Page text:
This article originally appeared in Volume I, Issue II of StoryBoard Memphis Quarterly in March 2022.
The Memphis Quarantine Project started on March 13, 2020, when I, along with many others, officially started distancing from one another. I thought I needed something to keep me busy but still be safe. I assumed this would only be for a few weeks and asked a friend if I could photograph them from outside their home. This led to posting an open invitation on social media, and the project quickly grew to hundreds of people. I eventually reached over 1,200 people on the sign-up link before I had to put a freeze on it.
From March 13 through May 31, 2020, I photographed over 800 dwellings and 2,000 people with an average of 13 photoshoots a day, each lasting between 15 -30 minutes. Leah Keys, my partner, sorted and scheduled all 800 requests by zip code and surrounding cities in the greater Memphis area with daily efficiency routes, which made it possible to keep such a tight schedule. After the photos were taken, there was still editing and sorting to do. Generally 8 hours of shooting would be another 8 hours of editing. So even though the shooting stopped June 1, the editing continued every day until July.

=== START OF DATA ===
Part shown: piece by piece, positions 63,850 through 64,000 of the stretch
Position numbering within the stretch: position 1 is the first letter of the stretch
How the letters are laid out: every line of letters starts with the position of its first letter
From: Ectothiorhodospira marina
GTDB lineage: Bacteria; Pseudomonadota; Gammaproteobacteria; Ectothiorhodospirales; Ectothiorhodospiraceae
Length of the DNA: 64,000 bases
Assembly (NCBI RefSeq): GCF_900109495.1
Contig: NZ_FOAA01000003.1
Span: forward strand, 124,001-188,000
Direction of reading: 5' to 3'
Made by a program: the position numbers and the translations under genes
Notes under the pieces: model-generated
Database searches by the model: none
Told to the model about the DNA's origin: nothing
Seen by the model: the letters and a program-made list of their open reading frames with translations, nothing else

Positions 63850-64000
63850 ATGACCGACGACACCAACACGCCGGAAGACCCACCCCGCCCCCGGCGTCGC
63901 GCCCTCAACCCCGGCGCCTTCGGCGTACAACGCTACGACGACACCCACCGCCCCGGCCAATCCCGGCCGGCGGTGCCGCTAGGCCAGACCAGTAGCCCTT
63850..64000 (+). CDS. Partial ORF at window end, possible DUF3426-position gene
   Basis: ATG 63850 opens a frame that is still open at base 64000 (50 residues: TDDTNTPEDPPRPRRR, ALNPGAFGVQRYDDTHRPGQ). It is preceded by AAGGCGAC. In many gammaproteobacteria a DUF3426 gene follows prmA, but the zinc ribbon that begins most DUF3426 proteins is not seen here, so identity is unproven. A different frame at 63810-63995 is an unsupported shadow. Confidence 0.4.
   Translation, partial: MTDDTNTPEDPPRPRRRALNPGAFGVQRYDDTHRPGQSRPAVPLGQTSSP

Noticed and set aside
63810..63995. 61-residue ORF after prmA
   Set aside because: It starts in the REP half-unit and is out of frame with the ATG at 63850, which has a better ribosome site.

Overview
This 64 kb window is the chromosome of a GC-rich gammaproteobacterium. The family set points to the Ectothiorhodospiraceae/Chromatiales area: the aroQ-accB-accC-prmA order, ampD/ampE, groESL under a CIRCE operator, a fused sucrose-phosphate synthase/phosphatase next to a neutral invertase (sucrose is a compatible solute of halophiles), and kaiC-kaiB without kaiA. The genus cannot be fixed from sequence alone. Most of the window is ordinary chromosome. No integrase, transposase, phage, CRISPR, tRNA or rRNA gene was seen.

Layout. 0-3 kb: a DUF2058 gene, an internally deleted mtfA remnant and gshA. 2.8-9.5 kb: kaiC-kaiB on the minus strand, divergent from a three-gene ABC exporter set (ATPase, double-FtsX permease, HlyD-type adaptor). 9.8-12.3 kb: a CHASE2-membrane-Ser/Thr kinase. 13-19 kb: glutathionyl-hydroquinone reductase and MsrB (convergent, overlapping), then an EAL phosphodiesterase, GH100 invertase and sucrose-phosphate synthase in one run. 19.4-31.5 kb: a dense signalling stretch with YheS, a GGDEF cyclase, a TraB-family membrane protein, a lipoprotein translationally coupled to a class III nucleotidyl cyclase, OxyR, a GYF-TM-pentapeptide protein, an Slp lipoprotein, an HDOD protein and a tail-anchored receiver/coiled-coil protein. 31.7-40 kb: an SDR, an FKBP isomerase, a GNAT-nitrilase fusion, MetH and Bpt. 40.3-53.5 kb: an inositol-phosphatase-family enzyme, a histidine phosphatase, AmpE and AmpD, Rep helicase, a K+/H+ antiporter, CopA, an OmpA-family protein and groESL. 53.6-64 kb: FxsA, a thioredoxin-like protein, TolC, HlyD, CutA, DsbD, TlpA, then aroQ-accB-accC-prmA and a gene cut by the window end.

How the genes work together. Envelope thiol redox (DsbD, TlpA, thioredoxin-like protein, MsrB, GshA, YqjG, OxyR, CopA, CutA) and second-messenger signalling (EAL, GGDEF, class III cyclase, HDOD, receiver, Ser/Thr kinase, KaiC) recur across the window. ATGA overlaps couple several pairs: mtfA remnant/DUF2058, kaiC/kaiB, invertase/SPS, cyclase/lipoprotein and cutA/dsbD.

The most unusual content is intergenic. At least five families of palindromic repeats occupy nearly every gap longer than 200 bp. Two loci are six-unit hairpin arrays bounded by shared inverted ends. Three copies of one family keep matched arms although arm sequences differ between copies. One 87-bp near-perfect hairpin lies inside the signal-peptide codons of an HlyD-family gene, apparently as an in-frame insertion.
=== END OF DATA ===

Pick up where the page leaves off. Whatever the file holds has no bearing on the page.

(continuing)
The project was free for participants. Each home, person, or family received a private web link with edited images that they could download at no charge. Although many people donated to the project, it was never advertised as a requirement in efforts to keep participation equitable.
Crosstown Arts presented the photographs from February 18 – April 10, 2022, at its galleries on the second floor of the Crosstown Concourse. One photograph from each shoot will be included in the book Memphis Quarantine.
Funding for StoryBoard to reprint a portion of this project made possible by the Tennessee Arts Commission’s COVID-19 Arts Resilience Grants.
Jamie Harmon is a Memphis-based photographer with decades of experience in documenting both found objects and human subjects through film and digital media. A visual anthropologist, Harmon’s photographs have been featured in the New York Times, CBS News, Bitter Southerner and Memphis Magazine. His latest project “Quarantine Memphis” offers an intimate, early record of life during the 2020 global pandemic through showcasing home-bound notable local figures and everyday Memphians. Through portraiture, the images document Memphis residents’ shared isolation anxieties and bonds renewed by survival, hope and solidarity. His other work includes an ongoing portable studio called “Amurica,” a renovated midcentury Airstream trailer lit with bright, whimsical props that help visitors come alive with color in the shutter. Grounded in an exploration of place from community to individual to object, Harmon’s work breathes in a sincere interest in capturing human emotion and character as story.